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It wasn’t an opinion, or a grant of certiorari, but it may be important nonetheless.  In a concurrence in the denial of certiorari the other day, Justices Thomas and Gorsuch expounded on their view of how preemption works (or doesn’t work) in the context of a decision by a federal agency (not the FDA – this wasn’t a drug case) not to regulate.  Lipschultz v. Charter Advanced Services (MN), LLC, ___ S. Ct. ___, 2019 WL 5300908 (U.S. Oct. 21, 2019).  These two justices indicated an unwillingness to ascribe any preemptive power at all to a decision not to regulate:

It is doubtful whether a federal policy − let alone a policy of nonregulation − is “Law” for purposes of the Supremacy Clause.  Under our precedent, such a policy likely is not final agency action. . . .  Even if it were final agency action, the Supremacy Clause requires that pre-emptive effect be given only to those federal standards and policies that are set forth in, or necessarily follow from, the statutory text. . . .

Giving pre-emptive effect to a federal agency policy of nonregulation thus expands the power of both the Executive and the Judiciary.  It authorizes the Executive to make “Law” by declining to act, and it authorizes the courts to conduct a freewheeling judicial inquiry into the facts of federal nonregulation.

Id. at *1-2 (citation and quotation marks omitted).

In the tort area, such a rationale is not that big a change, since the Supreme Court said as much back in 2002 in Spreitsma v. Mercury Marine, 537 U.S. 51 (2002).  In Sprietsma the Court held, “although the Coast Guard’s decision not to require [the safety device in question] was undoubtedly intentional and carefully considered, it does not convey an ‘authoritative’ message of a federal policy against” that device.  Id. at 528.  So regulatory inaction has not been much of a source of preemption of product liability cases for quite some time.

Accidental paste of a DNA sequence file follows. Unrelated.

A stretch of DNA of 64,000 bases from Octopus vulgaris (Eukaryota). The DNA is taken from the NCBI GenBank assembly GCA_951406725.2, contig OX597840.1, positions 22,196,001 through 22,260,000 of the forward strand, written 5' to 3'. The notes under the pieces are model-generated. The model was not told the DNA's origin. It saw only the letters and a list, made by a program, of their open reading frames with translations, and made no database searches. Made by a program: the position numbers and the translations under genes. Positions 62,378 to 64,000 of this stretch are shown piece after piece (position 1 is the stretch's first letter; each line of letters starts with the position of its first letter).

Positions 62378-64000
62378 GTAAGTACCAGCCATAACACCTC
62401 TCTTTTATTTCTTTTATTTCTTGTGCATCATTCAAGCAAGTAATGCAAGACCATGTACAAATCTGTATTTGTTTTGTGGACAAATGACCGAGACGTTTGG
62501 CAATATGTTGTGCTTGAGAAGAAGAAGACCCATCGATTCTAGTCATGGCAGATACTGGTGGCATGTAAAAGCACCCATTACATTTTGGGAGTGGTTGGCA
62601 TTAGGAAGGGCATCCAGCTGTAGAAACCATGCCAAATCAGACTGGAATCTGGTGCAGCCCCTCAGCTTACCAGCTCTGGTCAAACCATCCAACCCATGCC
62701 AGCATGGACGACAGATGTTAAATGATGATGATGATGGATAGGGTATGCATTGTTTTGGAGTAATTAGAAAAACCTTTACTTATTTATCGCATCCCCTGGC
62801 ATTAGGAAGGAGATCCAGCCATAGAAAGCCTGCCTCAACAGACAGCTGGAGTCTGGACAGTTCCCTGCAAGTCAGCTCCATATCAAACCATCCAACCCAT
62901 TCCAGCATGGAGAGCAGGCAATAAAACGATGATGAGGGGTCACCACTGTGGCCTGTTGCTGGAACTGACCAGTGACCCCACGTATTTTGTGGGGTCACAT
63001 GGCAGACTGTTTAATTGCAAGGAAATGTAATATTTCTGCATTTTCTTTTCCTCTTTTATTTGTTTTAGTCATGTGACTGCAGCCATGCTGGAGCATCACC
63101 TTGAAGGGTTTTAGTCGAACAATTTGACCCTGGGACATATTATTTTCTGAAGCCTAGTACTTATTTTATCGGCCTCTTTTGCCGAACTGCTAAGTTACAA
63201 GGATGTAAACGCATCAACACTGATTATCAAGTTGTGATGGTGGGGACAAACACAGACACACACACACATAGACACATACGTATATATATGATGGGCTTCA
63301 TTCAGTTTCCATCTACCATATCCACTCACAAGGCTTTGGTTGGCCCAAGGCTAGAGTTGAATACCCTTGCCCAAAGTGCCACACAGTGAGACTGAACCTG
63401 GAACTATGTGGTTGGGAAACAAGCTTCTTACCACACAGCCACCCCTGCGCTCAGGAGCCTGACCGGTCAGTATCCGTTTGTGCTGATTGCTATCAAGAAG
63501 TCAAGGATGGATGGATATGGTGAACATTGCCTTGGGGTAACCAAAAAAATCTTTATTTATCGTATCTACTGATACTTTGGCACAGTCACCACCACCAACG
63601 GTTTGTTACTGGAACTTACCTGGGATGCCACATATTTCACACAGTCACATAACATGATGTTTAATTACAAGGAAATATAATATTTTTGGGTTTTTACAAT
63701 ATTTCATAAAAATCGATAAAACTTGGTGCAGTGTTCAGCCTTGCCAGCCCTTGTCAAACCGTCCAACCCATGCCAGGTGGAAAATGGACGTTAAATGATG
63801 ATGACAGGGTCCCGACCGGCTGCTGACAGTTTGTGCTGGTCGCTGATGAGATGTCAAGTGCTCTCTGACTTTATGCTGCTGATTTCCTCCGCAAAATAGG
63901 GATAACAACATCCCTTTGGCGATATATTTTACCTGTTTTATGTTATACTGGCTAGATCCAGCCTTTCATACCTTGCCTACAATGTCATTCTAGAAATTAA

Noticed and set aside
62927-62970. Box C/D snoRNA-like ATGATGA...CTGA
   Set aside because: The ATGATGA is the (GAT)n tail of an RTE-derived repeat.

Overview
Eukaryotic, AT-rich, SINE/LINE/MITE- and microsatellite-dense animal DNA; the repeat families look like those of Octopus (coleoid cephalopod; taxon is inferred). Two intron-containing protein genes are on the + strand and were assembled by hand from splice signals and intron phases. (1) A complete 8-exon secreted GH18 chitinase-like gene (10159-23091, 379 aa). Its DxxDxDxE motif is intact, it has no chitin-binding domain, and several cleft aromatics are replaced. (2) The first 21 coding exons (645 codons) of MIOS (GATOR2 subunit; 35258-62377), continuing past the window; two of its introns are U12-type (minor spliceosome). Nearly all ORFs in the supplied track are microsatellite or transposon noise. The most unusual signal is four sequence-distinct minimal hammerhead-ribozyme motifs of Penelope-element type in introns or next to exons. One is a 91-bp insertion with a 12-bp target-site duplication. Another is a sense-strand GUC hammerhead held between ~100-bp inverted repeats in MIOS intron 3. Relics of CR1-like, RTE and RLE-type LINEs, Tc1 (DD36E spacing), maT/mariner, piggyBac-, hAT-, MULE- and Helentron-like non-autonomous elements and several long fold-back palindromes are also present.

However, in Lipschutz Justice Gorsuch appears to be signing onto a number of prior lone Thomas preemption opinions, including his concurrence in Wyeth v. Levine, 555 U.S. 555 (2009), rejecting the concept of so-called “obstacle” preemption.  Lipschutz, 2019 WL 5300908, at *2.  Moreover, if agency non-regulation is not “law” for purposes of the Supremacy Clause, that raises the question of whether even an express agency decision not to regulate something – under a statute with an express preemption clause – could have express (as opposed to implied, as in Sprietsma) preemptive effect.

Given how split the Supreme Court has been recently in tort preemption cases, Justice Gorsuch’s possible adherence to some of Justice Thomas’ unorthodox preemption views bears watching.  If that is indeed where Justice Gorsuch is on preemption issues, Lipschutz also provides some insight into why the Court stopped with the procedural questions in Merck Sharp & Dohme Corp. v. Albrecht, 139 S. Ct. 1668 (U.S. 2019), and did not adjudicate the underlying preemption question itself.  See Id. at 169 (“The Supremacy Clause grants ‘supreme’ status only to the ‘the Laws of the United States.’”) (emphasis original).